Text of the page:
Soaring broadband consumption, a Vodafone sale, Spark’s Cisco deal and Vocus shuts down an automated phone scam… We take a look at some of this week’s key news in the New Zealand market.
Vocus shuts down automated phone scam
A phone scam, where callers received an automated message claiming to be from police and threatening the recipient with arrest if they don’t pay money to Inland Revenue was shut down by Vocus Group, according to New Zealand Police.
More than 2,400 calls were made to New Zealand phones before Vocus detected the campaign and was able to stop it, police said. Police received numerous complaints about the scam.
Vocus Group CTO Adrian Dick said the telecommunications company uses sophisticated scam monitoring tools, and was able to block the number being used for the scam calls and then alert other telcos and the Police High Tech Crime Group.
Detective Sergeant Damain Rapira-Davies warned that people need to look after their personal details in the same way they would a wallet or personal possessions.
Kiwi broadband demand sees usage double in two years – 680GB/month forecast for 2020
Broadband use in New Zealand has soared from an average of 101GB per household in April 2016 to a whopping 204GB in April 2018, according to new figures from Chorus.
Chorus is forecasting average monthly data per household of 680GB come 2020.
Kurt Rodgers, Chorus network strategy manager, said in 2011 the average use in households was just 13GB.
“In the space of a few years, the demand has gone through the roof,” he said. “And there’s no sign of the demand slowing. Our view is that ever-increasing data demands and the evolution of new data-hungry devices and applications, such as 4K televisions and virtual reality, will only continue to fuel the demand for bandwidth.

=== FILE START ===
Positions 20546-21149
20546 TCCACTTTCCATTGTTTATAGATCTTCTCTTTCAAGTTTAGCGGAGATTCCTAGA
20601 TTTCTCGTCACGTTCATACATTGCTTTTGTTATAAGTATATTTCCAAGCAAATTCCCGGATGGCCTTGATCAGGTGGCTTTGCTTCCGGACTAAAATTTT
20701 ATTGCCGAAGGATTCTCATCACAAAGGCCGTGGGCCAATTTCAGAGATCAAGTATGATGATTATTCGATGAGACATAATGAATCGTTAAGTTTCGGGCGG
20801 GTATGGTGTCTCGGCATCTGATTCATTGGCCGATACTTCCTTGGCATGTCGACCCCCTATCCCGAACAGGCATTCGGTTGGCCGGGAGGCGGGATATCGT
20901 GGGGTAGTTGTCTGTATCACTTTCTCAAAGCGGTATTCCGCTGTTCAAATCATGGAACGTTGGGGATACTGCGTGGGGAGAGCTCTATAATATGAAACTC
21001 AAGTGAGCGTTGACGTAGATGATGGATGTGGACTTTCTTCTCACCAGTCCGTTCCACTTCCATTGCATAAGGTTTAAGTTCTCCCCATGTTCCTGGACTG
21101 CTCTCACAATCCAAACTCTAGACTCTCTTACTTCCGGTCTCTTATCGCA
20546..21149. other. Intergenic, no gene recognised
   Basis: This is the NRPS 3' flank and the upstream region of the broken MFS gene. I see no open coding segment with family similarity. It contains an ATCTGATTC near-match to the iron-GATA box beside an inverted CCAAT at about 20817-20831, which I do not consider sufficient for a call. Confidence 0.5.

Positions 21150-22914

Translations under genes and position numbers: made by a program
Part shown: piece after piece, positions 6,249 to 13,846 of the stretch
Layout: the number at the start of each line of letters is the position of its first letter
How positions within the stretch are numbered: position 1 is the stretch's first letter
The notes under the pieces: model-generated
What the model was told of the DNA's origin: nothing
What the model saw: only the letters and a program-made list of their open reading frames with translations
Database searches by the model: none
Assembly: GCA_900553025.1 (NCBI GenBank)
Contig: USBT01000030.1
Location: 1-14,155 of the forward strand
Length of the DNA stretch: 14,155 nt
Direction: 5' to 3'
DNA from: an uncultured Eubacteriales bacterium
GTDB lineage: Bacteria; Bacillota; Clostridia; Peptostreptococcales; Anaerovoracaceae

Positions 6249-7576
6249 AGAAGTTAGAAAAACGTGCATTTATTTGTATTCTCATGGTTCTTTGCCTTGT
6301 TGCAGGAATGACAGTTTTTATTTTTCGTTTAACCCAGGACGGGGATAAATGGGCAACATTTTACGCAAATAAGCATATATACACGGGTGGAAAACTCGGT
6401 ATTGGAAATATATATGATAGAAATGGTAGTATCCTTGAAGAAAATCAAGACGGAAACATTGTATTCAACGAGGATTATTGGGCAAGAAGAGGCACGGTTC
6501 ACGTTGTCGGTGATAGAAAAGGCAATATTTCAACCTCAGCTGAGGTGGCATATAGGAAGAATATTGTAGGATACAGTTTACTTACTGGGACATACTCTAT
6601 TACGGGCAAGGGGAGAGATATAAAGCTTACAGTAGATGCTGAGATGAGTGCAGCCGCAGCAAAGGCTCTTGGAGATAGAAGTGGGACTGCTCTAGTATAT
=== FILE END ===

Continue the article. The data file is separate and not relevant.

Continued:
April’s figures cover the Commonwealth Games, which were streamed by national broadcaster TVNZ, and school holiday period.
Vodafone ups rural broadband push
Vodafone has snapped up telecommunications service provider Team Talk’s remaining 30% stake in rural broadband provider Farmside.
Vodafone New Zealand acquired 70% of Farmside in June 2017 for $10 million in cash in a deal that included options to enable Team Talk to sell its remaining stake to Vodafone for $3 million cash at any time over the following three years.
Vodafone New Zealand chief executive Russell Stanners said the deal deepens the telco’s commitment to rural communities.
“With Farmside now firmly part of the Vodafone whānau [family], we can continue to deliver better outcomes for these communities and increase our presence in the rural broadband market,” Stanners said.
No immediate major changes are expected in the operation of Farmside, which will continue to be based in Timaru providing all its current services.
The change of ownership takes effect at midnight May 31, 2018.
Spark NZ adds to UC offerings
Spark New Zealand is adding BroadSoft’s cloud-based unified communications offerings to its lineup.
The new deal will see Spark offering a suite of UC services, including instant message and presence, hosted voice, mobile client support, a full-featured soft client for computing devices, desktop and file sharing, virtual meeting rooms and voice and video conferencing, based on BroadSoft’s UC-One application.
Broadsoft is now part of Cisco. The new service, which will hit the market ‘in the first half of this year’, will be branded Spark Cloud Phone.
Sally Gordon, Spark head of business marketing, said business customers have been asking for a feature-rich calling solution to help improve collaboration, and which can easily scale as business needs change.